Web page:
An investigation into the way in which Barclays raised investment from the Middle East during the financial crisis is to be re-opened by the Financial Conduct Authority (FCA).
As a result of a 2013 probe the bank was due to be fined £50m by the FCA over the way in which they raised almost $12bn from Qatar and Abu Dhabi.
That punishment has been on hold pending a linked investigation from the Serious Fraud Office (SFO), but with the city financial watchdog re-opening their original case that £50m figure could be set to rise.
Based around funding secured in 2008 to try and avoid a government bailout, the claims are that the bank acted ‘recklessly’ and failed to disclose fees paid to the Qatari investors who sent funds to the bank twice in less than six months.
There is also a further legal battle raging at the High Court regarding the transactions, as a UK-based firm is claiming they were not paid for helping to arrange one of the deals with investors from Abu Dhabi.
Spokesmen for both the FCA and Barclays declined to comment to the media, but if the SFO find against them the bank could face criminal prosecution.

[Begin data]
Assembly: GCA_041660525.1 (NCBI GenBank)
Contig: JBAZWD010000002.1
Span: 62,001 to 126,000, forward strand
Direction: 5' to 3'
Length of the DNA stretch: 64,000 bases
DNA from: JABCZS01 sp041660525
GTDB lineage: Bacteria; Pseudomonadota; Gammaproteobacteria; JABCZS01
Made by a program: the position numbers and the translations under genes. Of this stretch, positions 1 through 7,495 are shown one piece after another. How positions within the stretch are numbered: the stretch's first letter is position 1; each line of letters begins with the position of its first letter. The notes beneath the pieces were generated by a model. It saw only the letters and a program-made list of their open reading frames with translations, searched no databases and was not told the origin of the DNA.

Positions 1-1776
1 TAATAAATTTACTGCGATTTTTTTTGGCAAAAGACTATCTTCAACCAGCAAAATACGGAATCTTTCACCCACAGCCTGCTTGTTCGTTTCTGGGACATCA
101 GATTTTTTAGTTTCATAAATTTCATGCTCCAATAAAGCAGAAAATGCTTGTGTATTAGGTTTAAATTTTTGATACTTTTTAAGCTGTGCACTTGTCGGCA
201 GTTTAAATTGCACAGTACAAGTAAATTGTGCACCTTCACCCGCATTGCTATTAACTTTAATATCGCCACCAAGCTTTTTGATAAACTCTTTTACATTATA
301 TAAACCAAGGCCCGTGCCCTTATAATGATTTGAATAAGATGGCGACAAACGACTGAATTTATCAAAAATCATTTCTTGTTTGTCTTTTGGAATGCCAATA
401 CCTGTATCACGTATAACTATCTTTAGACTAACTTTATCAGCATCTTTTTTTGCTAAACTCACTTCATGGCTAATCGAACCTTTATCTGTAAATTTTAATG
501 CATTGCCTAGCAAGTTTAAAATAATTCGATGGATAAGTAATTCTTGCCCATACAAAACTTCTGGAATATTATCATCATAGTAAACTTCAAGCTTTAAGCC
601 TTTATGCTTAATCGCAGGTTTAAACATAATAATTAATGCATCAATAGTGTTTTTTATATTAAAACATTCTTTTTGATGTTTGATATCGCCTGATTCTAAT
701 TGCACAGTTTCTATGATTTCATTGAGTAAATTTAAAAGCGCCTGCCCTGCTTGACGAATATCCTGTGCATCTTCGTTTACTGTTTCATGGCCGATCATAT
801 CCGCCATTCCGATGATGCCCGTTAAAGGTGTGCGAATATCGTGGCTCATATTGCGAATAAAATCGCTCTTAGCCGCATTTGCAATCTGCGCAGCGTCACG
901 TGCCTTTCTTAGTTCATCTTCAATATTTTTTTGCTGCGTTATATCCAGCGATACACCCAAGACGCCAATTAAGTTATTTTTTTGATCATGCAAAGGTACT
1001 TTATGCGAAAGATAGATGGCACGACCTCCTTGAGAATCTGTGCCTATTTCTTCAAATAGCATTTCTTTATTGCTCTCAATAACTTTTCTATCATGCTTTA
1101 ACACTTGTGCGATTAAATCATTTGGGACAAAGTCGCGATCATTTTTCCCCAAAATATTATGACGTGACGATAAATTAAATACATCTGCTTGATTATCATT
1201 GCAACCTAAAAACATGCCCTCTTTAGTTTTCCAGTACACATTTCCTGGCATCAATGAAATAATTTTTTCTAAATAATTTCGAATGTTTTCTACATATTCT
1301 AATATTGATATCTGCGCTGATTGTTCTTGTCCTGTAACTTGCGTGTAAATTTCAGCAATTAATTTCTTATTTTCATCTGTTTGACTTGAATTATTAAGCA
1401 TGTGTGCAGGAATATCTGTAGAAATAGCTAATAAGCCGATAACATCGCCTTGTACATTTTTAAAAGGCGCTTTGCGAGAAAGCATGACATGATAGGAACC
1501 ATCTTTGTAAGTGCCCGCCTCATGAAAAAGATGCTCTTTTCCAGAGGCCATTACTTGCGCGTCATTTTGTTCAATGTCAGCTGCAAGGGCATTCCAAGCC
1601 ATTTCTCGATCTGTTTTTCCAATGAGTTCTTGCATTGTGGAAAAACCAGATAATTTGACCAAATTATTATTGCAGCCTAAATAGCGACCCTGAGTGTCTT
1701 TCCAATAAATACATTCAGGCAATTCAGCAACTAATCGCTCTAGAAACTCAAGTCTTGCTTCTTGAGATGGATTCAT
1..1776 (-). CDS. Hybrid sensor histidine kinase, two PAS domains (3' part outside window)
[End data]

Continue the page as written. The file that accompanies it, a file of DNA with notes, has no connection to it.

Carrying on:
It is another example of Barclays struggling with legacy misconduct issues, having already received fines from the FCA for ‘poor handling of financial crime risks’ and from the Swiss Competition Commission for their role in the rigging of interest rates.
This is also in addition to being the second biggest contributor out of all the UK’s banks to the Payment Protection Insurance (PPI) mis-selling scandal, setting aside £8.5bn so far to compensate mis-sold customers.
It is estimated that £50bn worth of PPI policies were sold in total in the UK over the past 10-15 years and figures from the Financial Conduct Authority (FCA) show almost half that amount still remains unclaimed.
The FCA confirmed a deadline on all new PPI claims for August 2019 earlier this month in an attempt to bring an end to the mis-selling scandal, despite concerns from some commentators that many people would miss out on their chance to claim.